Criterion (ii) – “to exhibit an important interchange of human values, over a span of time or within a cultural area of the world, on developments in architecture or technology, monumental arts, town-planning or landscape design.” [On this count, UNESCO notes, “the cityscape of Historic Jeddah is the result of an important exchange of human values.”]
Criterion (iv) – “to be an outstanding example of a type of building, architectural or technological ensemble or landscape which illustrates (a) significant stage(s) in human history.” [On this count, UNESCO notes, “Historic Jeddah is an outstanding reflection of its final flourishing as a trading and pilgrimage city and, the only surviving urban ensemble of the Red Sea cultural world.”]
Criterion (vi) – “to be directly or tangibly associated with events or living traditions, with ideas, or with beliefs, with artistic and literary works of outstanding universal significance.” [On this count, UNESCO notes, “Historic Jeddah is directly associated, both at the symbolic intangible level and at the architectural and urban level with the Hajj, the yearly Muslim pilgrimage to the Holy City of Makkah.”]
On all three counts, in short, Historic Jeddah boasts unsurpassed credentials.
Since the early 1950s, a significant body of literature has grown up around a distinctive form of architecture known as “the Red Sea Style.” That style—an after-the-fact creation latter-day scholars have superimposed on the past based on their modern sensibilities, not a style consciously followed by its alleged practitioners in their time—is evidenced in the houses of major seaports in the region such as Suakin in Sudan, Massawa in Eritrea, and Jeddah and Yanbu in Saudi Arabia. Coralline limestone (also referred to as coral rock), imported hardwoods like teak and shorea and mangrove, and plaster were the primary building materials used, as memorably described by Lawrence. The teak and other exotic woods employed often arrived in Jeddah from abroad aboard wooden sailing ships that used it as ballast and sold it to eager buyers once they made port in Arabia.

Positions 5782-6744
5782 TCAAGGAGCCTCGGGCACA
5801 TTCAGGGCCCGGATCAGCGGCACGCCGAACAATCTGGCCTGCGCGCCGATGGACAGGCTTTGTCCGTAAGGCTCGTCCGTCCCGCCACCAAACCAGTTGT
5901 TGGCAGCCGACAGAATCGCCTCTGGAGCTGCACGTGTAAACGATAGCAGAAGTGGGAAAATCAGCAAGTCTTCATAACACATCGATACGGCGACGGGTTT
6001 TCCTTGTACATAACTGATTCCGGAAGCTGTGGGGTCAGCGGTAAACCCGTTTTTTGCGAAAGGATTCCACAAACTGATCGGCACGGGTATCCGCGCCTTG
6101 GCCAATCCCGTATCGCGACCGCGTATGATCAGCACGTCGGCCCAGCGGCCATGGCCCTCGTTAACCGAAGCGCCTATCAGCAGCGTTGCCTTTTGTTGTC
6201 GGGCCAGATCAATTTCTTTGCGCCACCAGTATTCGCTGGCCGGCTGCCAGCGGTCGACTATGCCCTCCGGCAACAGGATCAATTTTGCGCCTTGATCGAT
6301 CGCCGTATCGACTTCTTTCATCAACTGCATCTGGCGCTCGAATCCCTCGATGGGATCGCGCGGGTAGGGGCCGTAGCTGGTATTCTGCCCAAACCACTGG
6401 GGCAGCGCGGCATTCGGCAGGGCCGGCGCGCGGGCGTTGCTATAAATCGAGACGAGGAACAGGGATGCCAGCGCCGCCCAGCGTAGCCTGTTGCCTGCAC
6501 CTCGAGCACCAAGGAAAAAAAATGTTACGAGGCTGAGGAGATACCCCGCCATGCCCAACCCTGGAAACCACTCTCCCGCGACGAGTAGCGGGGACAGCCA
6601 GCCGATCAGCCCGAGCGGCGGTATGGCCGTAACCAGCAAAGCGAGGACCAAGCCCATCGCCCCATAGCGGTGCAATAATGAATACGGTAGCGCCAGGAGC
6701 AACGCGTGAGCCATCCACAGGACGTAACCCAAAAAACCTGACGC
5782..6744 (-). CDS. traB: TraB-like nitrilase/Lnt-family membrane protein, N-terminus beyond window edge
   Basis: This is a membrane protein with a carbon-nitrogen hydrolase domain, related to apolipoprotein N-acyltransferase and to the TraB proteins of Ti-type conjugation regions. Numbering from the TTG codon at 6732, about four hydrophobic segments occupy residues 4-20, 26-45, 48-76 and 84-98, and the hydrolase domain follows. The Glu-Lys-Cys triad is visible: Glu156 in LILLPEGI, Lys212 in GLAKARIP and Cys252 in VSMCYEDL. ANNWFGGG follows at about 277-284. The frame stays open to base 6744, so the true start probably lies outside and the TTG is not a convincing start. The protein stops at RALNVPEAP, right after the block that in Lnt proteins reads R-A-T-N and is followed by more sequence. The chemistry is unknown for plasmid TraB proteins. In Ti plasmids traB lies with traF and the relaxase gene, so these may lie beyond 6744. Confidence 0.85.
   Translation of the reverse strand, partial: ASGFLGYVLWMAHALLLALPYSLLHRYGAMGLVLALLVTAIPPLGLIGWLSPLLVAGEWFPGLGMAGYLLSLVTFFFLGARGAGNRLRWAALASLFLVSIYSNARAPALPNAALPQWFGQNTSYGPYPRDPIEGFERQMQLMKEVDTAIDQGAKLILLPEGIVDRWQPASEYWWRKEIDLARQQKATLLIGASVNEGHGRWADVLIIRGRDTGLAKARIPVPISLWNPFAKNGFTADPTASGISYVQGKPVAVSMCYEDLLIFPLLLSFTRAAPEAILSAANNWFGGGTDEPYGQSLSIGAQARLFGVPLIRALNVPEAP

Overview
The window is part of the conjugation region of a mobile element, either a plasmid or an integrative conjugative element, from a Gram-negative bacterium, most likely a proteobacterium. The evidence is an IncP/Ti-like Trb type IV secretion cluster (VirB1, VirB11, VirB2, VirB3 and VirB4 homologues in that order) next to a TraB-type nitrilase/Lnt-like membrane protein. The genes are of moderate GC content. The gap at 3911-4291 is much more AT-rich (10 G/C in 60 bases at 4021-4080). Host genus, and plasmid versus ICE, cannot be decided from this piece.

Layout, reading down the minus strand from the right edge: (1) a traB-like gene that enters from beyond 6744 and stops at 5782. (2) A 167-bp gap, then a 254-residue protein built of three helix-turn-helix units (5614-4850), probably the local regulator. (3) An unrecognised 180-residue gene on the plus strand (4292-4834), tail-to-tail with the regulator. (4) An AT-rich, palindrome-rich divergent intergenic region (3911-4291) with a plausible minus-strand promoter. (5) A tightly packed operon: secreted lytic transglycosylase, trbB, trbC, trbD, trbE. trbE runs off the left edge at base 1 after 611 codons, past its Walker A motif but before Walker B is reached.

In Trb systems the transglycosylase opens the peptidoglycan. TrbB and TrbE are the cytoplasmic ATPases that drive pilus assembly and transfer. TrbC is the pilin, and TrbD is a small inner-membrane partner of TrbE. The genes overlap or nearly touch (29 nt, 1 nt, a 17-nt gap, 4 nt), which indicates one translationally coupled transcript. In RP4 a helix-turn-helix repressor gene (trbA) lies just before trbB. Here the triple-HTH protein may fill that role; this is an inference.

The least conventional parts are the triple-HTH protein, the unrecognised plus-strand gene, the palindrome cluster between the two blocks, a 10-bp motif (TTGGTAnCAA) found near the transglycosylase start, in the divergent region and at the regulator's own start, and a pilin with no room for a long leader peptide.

Today the Red Sea style houses once common across the coastal region have mostly either been torn down and replaced by modern structures or fallen into ruin, with the notable exception of the houses of Historic Jeddah. The single greatest remaining concentration of this unique architectural style—over 500 examples—can be found there. And now, with Historic Jeddah declared a World Heritage Site, they have taken on a new life and many, but unfortunately not all, of them will be saved. (Of note, among the coastal cities of the Red Sea, the four- and five-story tower houses described by Lawrence, although common to inland Arabia, were found on the coast only in Jeddah.) Overall, the Red Sea style homes of Jeddah stand in stark contrast with the dominant inland architectural styles of Arabia, tower houses notwithstanding.